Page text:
A more powerful V6 engine and new options marked the 2005 season. The base V6 gained 20 horsepower, now rated at 240. Volkswagen’s turbodiesel V10 model had a height-adjusting air suspension, which was available for other Touaregs. OnStar assistance became standard rather than optional, as did self-dimming mirrors. Newly available were satellite radio and a tire-pressure monitor. An external spare tire could be mounted on V8 and V10 models.
2006 Touareg
VW’s SUV was unchanged for 2006.
2007 Touareg
Touareg adds more power and a few options for 2007. The V6 model has 276 hp for ’07, an increase of 36 hp. A power liftgate and keyless entry/starting also are now available for all models.


longitudinal front-engine/all-wheel drive

Initially, two powertrains were available in Touaregs: a 220-horsepower 3.2-liter V6 engine, or a 310-horsepower 4.2-liter V8. Both engines team with a six-speed automatic transmission. The V6 jumped to 240 horsepower for 2006. During 2004, Volkswagen launched a Touareg with a turbodiesel V10 engine. The V6 model gets 276 hp for ’07, an increase of 36 hp.

dohc V6
Engine Size (liters/cubic inches) 3.2/195
Engine HP 230-276
Engine Torque (lb-ft) 227
Avail. Trans. EPA MPG (city/hwy) MPG avg. as tested
6-speed automatic



dohc V8
Engine Size (liters/cubic inches) 4.2/252
Engine HP 310
Engine Torque (lb-ft) 302
Avail. Trans. EPA MPG (city/hwy) MPG avg. as tested
6-speed automatic



Turbodiesel ohc V10
Engine Size (liters/cubic inches) 4.9/300
Engine HP 310
Engine Torque (lb-ft) 553
Avail. Trans. EPA MPG (city/hwy) MPG avg. as tested
6-speed automatic


Road Test

Touareg is among the heaviest midsize SUVs, so the relatively small V6 struggled with a full load or up steep grades hilly ascents, though but it’s otherwise adequate. VW pegged acceleration at 9.4 seconds from 0-60 mph. The V8 is stronger and more relaxed in all conditions; and did 7.9 seconds 0-60 mph in our test. Around-town response is marred by inconsistent reaction to throttle pressure, especially with the V8, and by the transmission’s occasionally tardy downshifts. The turbodiesel’s class-leading torque delivers robust acceleration and ready passing power. That V10 is also largely free of diesel smoke and smell–but not entirely.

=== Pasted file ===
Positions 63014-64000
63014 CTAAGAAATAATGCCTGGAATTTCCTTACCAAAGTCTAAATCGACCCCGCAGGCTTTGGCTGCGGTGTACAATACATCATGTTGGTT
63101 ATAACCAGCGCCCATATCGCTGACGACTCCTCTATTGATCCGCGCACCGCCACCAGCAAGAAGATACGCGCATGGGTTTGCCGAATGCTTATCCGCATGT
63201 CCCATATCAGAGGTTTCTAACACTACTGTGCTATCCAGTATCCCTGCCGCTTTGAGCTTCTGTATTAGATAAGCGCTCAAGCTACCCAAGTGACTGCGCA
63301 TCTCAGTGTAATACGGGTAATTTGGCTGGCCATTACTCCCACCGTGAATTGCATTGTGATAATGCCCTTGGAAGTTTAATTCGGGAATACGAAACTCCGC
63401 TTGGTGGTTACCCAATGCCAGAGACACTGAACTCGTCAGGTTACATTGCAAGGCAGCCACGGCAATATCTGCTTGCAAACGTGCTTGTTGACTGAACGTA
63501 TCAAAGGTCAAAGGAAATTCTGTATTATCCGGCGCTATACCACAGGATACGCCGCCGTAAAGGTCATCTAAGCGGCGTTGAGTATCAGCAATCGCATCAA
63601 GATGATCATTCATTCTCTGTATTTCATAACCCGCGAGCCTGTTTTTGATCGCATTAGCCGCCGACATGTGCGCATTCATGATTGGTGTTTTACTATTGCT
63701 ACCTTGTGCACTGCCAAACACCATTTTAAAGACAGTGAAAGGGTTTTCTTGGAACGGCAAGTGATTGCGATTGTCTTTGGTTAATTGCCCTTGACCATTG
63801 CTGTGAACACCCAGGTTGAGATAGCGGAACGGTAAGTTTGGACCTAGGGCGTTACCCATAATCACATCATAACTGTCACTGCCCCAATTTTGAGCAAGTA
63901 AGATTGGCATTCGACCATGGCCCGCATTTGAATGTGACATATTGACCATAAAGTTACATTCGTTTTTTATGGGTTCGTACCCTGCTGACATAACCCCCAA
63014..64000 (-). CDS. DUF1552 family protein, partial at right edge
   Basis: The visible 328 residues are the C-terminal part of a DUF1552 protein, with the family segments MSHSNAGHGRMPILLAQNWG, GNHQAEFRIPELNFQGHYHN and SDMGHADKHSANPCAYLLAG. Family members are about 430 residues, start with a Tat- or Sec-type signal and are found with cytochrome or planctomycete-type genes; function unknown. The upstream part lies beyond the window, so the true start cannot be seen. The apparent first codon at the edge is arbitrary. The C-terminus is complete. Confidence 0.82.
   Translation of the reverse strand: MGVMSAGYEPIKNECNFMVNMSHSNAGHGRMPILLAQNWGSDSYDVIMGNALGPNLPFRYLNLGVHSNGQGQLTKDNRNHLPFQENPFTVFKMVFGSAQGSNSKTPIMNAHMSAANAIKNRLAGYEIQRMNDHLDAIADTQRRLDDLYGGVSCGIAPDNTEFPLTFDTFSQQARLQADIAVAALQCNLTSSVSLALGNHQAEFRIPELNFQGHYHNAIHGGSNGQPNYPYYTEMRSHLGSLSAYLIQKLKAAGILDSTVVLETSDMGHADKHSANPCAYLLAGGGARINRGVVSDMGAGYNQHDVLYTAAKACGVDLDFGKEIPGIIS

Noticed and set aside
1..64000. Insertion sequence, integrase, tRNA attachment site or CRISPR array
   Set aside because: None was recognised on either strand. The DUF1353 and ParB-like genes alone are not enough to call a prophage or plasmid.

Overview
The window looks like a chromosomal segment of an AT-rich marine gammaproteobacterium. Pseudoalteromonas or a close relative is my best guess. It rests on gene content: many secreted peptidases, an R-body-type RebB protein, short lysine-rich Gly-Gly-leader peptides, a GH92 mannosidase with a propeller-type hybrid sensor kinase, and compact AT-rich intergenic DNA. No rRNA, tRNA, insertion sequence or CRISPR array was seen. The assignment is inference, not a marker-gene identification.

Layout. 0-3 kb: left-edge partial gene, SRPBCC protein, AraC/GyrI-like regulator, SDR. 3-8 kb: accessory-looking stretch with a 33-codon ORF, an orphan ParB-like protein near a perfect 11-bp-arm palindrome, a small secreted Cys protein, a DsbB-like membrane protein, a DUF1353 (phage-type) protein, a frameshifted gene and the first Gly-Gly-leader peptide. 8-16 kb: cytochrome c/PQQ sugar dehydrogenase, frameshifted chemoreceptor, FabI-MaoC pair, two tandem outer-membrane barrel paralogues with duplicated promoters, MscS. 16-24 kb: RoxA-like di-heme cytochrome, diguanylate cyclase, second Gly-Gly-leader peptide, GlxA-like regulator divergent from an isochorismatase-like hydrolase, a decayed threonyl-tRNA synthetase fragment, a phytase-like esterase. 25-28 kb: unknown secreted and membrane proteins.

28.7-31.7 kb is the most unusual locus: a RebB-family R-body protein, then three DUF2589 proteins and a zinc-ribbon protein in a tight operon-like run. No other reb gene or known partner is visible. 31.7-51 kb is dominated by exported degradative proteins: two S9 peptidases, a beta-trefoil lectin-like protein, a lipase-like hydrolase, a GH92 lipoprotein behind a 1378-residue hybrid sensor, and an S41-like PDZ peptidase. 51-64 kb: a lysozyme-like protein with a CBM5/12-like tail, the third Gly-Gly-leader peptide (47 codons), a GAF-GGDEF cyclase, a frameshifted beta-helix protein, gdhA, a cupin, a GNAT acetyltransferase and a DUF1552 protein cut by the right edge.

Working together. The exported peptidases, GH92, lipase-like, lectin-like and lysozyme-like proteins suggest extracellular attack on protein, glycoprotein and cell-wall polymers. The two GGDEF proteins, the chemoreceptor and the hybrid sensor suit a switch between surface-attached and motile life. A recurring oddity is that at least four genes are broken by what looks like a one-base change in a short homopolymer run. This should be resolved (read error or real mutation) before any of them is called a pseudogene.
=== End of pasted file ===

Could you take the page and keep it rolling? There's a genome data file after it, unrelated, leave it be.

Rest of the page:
Fuel economy is similar for the gasoline engines. A test V6 averaged 12.5 to 15.1 mpg, versus 11.9 to 14.3 for a V8. VW recommends premium-grade fuel for both gasoline engines.

An impressively rigid structure enhances perceived comfort in all models, but the base suspension and tires furnish the best ride: stable and fairly compliant. It’s the best choice for on-road comfort, especially with 17-inch tires. None of the air suspension’s three firmness settings summons an optimal blend of composure and comfort. The major asset is its ability to provide 11.8 inches of ground clearance. Available 19-inch tires thump nastily over bumps.